In total, 1 in 3 people offered and using their fitness benefits said they experienced increased career satisfaction and an increased bond with their co-workers. In ranking the variety of benefits they might be offered, free gym memberships (80%) and free fitness classes (70%) had the highest worth, followed by access to an office gym (66%) and healthy snack foods (68%). While slightly more (53%) respondents would rather be given the face value of their fitness benefits, nearly half of full-time employees preferred receiving access to the services and programs offered by their workplace.
Better Workplace Environment
It’s not hard to track the benefits of maintaining an active lifestyle. Getting the recommended amount of exercise on a daily or weekly basis isn’t just good for your waistline, it can help relieve stress, improve heart health, boost your energy, and make you more productive. As it turns out, those benefits could be having a positive impact on your job, too.
Compared to just 57% of employees surveyed who don’t receive fitness benefits through work, 82% of respondents with fitness programs and services as a part of their benefits package reported being satisfied with their career.
Across the board, people with fitness-related benefits were happier with their jobs, including being 22 percentage points more likely to report satisfaction with their co-workers and 23 percentage points more likely to be satisfied with their employer and workplace culture.
More than just being offered fitness benefits, employees who used these health perks reported an extra two and half hours of productivity every week. Compared to 51% of employees who have health benefits but don’t use them, and 55% of employees who don’t receive fitness benefits at all, 69% of employees who take advantage of these fitness bonuses identified as being loyal to their employers.
Healthy Fitness Culture
The right benefits package doesn’t guarantee you’ll love your job or the company you work for, but it can be a step in the right direction. The benefits of staying healthy, including how we work out and the food we eat, can have a positive impact on more than our personal lives.
As we found, a majority of employees are offered some form of fitness-related benefits, and the ones who take advantage of these perks see the best results. Not only are employees who utilize their fitness benefits more productive on average, they reported being happier with their careers, their co-workers, and the company they worked for. For businesses, investing in employee fitness has the power to be a mutually beneficial investment where everyone gains something.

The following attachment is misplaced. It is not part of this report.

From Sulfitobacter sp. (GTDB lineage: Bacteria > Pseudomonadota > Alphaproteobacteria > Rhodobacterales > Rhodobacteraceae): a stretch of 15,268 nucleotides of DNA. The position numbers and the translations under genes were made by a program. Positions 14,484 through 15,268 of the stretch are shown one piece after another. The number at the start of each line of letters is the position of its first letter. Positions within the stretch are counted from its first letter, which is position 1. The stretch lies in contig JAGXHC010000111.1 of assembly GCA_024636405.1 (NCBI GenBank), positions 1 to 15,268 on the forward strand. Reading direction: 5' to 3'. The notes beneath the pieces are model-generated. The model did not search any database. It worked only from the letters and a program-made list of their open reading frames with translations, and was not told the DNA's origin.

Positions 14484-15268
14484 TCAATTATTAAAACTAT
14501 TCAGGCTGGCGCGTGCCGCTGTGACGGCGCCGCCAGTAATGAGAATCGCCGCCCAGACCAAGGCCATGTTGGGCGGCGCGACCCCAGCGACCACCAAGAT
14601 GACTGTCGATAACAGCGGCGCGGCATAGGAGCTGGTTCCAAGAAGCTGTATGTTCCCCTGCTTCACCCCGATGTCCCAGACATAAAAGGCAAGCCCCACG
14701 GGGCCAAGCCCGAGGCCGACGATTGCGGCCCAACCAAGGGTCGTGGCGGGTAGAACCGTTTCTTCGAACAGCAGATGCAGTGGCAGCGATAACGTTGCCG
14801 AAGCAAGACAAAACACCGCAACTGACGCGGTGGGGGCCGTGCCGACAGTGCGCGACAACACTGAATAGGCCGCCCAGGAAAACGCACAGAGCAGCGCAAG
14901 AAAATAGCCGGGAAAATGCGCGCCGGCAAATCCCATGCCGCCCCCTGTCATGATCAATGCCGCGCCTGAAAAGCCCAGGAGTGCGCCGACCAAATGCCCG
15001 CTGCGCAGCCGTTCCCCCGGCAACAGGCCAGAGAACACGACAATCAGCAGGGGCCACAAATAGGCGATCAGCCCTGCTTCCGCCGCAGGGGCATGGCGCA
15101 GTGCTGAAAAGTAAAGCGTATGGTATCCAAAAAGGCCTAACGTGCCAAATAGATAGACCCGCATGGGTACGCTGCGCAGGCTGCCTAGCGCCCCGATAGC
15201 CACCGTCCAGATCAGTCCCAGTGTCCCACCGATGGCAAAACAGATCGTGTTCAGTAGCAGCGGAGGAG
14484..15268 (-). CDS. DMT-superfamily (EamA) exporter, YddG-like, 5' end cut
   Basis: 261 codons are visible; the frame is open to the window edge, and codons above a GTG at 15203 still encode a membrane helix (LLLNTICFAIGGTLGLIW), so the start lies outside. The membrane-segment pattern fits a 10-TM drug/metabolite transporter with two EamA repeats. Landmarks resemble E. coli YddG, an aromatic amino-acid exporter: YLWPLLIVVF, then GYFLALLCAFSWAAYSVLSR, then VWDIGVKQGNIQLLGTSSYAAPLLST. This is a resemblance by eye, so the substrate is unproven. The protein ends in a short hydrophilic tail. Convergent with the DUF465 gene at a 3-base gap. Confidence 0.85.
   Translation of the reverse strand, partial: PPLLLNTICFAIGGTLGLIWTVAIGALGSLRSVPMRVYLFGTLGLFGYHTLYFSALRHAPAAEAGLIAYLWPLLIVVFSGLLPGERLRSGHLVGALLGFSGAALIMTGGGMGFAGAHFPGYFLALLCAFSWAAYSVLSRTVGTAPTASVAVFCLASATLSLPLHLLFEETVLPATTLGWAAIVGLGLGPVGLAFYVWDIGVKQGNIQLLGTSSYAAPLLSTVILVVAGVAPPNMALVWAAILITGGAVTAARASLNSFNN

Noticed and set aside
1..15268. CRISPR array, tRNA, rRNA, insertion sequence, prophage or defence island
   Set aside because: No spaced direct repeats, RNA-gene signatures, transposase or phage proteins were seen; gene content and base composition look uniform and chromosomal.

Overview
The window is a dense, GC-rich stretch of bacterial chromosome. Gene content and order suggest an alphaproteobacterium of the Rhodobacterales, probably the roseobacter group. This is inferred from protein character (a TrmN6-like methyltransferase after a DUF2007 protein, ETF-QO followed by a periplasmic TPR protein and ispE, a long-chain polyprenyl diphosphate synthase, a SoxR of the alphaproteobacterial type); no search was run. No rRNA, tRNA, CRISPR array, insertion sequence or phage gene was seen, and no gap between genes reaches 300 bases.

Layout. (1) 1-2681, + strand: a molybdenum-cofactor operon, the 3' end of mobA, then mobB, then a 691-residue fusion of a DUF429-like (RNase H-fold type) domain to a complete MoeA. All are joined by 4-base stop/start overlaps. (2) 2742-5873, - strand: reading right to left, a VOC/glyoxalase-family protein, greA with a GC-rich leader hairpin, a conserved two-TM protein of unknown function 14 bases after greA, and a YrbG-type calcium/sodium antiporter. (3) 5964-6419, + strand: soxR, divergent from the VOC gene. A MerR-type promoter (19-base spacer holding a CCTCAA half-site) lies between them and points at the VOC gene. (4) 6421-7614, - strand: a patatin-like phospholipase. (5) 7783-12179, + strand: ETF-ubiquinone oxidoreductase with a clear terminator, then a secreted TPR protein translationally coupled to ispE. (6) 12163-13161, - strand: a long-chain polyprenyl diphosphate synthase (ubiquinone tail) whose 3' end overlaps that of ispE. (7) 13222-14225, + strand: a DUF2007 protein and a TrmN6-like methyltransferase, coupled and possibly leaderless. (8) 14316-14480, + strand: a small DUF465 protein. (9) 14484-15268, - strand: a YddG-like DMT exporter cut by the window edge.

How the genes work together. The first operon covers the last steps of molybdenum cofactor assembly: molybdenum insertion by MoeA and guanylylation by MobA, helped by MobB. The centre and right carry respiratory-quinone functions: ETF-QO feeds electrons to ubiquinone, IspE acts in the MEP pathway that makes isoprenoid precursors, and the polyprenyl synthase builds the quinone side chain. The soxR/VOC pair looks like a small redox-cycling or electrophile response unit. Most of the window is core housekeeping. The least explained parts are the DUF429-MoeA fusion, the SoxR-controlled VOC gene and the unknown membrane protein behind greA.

Methodology and Limitations
We surveyed 1,008 full-time employees regarding workplace benefits. 496 respondents were female, 510 respondents were male, and 2 respondents did not identify as male or female. Our respondents ranged in age from 18 to 82 with an average age of approximately 37.
To help ensure accurate results and honest responses, all respondents were required to correctly answer an attention-check question. In some cases, questions and answers have been rephrased for clarity or brevity. These findings rely on self-reporting, and statistical testing was not performed on this data. Potential issues with self-reported findings include, but are not limited to, exaggeration, selective memory, and attribution errors on the part of respondents.
Fair Use Statement
Intrigued by the results of our study on the tangential perks of workplace fitness benefits? We’re more than happy to share! Just include a link back to this page in any publication for noncommercial use so our contributors get credit for their work, too.